MFnPlugin plugin( obj, "My plug-in", "1.0", "Any" );
    plugin.registerCommand( "commandExample", commandExample::creator );
    cout << "In initializePlugin()\n";
    return MS::kSuccess;
}
MStatus uninitializePlugin( MObject obj )
{
    MFnPlugin plugin( obj );
    plugin.deregisterCommand( "commandExample" );
    cout << "In uninitializePlugin()\n";
    return MS::kSuccess;
}

When you first load this plug-in, notice that "In initializePlugin()" is printed immediately. If you then type "commandExample" in the command window you will see:

In commandExample::creator()
In commandExample::commandExample()
In commandExample::doIt()
In commandExample::isUndoable()

Note that the destructor is not called. This is because the command object remains indefinitely so that it can be undone, or redone (after being undone).

This is how Maya’s undo mechanism works. Command objects maintain information which allows them to undo themselves when necessary. The destructor is called when the command falls off the end of the undo queue, it is undone and not redone, or the plug-in is unloaded.

If you now use Edit > Undo (or you use the MEL undo command) and Edit > Redo (or you use the MEL redo command), the undoIt() and redoIt() methods of the command get called when these menu items are invoked.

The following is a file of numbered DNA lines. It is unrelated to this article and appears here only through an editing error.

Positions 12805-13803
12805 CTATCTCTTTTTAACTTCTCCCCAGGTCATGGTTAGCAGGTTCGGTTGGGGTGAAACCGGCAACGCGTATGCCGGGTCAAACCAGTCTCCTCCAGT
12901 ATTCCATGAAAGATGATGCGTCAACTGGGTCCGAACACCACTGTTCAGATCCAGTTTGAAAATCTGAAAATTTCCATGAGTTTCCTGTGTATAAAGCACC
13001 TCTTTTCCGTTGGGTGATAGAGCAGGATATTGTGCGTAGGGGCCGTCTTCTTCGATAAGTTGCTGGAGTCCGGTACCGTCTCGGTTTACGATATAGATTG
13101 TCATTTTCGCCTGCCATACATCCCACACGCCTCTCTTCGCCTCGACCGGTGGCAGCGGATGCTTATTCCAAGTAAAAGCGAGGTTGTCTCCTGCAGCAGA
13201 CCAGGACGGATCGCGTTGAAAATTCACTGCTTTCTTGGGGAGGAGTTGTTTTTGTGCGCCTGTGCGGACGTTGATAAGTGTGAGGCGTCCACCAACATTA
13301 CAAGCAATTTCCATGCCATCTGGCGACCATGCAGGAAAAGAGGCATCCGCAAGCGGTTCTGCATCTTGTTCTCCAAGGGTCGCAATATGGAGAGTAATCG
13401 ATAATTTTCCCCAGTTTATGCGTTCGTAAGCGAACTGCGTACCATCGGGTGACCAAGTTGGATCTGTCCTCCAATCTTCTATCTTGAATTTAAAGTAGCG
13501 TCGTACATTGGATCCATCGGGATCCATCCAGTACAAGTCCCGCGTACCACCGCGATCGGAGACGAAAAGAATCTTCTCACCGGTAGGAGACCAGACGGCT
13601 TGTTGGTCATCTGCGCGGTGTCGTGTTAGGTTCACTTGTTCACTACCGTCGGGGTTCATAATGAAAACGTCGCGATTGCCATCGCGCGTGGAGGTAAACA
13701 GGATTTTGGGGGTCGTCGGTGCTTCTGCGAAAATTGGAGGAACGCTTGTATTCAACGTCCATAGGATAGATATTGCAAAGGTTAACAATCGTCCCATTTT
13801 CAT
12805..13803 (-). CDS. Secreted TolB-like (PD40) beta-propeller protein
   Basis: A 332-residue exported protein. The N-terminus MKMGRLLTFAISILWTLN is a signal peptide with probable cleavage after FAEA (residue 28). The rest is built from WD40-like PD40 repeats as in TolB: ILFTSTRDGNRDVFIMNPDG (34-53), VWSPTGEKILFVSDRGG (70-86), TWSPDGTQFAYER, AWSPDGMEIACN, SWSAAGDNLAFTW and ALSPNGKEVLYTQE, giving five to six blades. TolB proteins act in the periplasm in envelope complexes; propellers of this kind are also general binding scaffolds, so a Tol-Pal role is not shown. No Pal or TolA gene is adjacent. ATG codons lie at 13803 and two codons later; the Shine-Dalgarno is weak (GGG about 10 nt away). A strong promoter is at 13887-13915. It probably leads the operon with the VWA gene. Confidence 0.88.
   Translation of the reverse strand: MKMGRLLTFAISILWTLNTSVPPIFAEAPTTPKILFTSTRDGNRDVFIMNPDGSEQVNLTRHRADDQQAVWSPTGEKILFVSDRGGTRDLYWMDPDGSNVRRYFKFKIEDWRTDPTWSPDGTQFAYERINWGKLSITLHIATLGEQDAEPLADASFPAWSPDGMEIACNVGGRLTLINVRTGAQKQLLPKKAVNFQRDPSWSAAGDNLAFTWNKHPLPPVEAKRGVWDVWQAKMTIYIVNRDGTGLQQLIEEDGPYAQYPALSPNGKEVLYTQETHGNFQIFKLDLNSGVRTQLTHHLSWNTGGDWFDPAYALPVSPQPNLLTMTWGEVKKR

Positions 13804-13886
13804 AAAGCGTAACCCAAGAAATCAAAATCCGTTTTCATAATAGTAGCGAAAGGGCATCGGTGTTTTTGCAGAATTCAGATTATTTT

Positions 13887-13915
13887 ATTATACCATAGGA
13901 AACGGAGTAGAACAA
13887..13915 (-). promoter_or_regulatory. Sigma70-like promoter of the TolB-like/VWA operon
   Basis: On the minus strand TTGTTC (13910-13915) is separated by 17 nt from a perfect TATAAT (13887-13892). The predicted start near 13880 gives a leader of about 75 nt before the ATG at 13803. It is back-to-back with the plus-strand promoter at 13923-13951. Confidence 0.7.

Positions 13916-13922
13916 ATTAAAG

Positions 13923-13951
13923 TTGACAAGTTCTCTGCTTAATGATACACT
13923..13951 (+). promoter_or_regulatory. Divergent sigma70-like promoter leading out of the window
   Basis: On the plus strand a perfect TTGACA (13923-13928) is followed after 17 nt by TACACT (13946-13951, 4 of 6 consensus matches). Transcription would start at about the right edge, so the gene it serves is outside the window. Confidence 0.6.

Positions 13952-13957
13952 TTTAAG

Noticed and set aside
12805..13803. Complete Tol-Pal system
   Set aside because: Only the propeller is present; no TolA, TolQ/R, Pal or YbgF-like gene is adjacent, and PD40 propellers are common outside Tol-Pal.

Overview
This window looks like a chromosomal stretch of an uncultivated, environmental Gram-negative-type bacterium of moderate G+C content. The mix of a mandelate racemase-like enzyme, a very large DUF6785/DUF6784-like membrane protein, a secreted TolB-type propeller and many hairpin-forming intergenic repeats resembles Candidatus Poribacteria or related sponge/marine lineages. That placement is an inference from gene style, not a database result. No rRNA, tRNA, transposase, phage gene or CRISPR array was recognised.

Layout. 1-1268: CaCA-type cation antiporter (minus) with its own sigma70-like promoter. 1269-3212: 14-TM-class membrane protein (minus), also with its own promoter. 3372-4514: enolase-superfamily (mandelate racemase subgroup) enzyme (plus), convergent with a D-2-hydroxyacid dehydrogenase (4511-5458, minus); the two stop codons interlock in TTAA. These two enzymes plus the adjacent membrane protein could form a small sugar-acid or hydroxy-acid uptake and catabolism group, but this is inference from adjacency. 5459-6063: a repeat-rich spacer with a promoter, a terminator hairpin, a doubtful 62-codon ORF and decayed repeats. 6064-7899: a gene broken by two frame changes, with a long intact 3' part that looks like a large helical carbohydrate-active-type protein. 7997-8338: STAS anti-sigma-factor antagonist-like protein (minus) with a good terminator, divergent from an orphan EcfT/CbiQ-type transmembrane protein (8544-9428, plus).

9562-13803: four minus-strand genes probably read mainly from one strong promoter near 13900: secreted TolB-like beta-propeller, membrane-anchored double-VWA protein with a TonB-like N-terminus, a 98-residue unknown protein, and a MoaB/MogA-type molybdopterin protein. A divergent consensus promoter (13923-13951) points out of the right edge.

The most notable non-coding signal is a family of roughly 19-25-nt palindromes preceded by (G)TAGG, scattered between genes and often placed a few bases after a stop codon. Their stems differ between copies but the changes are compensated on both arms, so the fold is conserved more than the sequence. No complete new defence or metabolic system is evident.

If you modify this example so that the isUndoable() method returns false rather than true (remember to unload the plug-in before recompiling) when you run it, the output becomes:

In commandExample::creator()
In commandExample::commandExample()
In commandExample::doIt()
In commandExample::isUndoable()
In commandExample::~commandExample()

In this case the destructor is called immediately since the command cannot be undone. Maya treats a non-undoable command as an action that does not affect the scene in any way. This means that no information needs to be saved after the command executes, and when undoing and redoing commands, it does not need to be executed since it does not change anything.

Helix example with undo and redo

The following example is another implementation of the helix plug-in. This version is implemented as a full command with undo and redo. It works by taking a selected curve and turning it into a helix.

#include <stdio.h>
#include <math.h>
#include <maya/MFnPlugin.h>
#include <maya/MFnNurbsCurve.h>
#include <maya/MPointArray.h>
#include <maya/MDoubleArray.h>
#include <maya/MPoint.h>
#include <maya/MSelectionList.h>
#include <maya/MItSelectionList.h>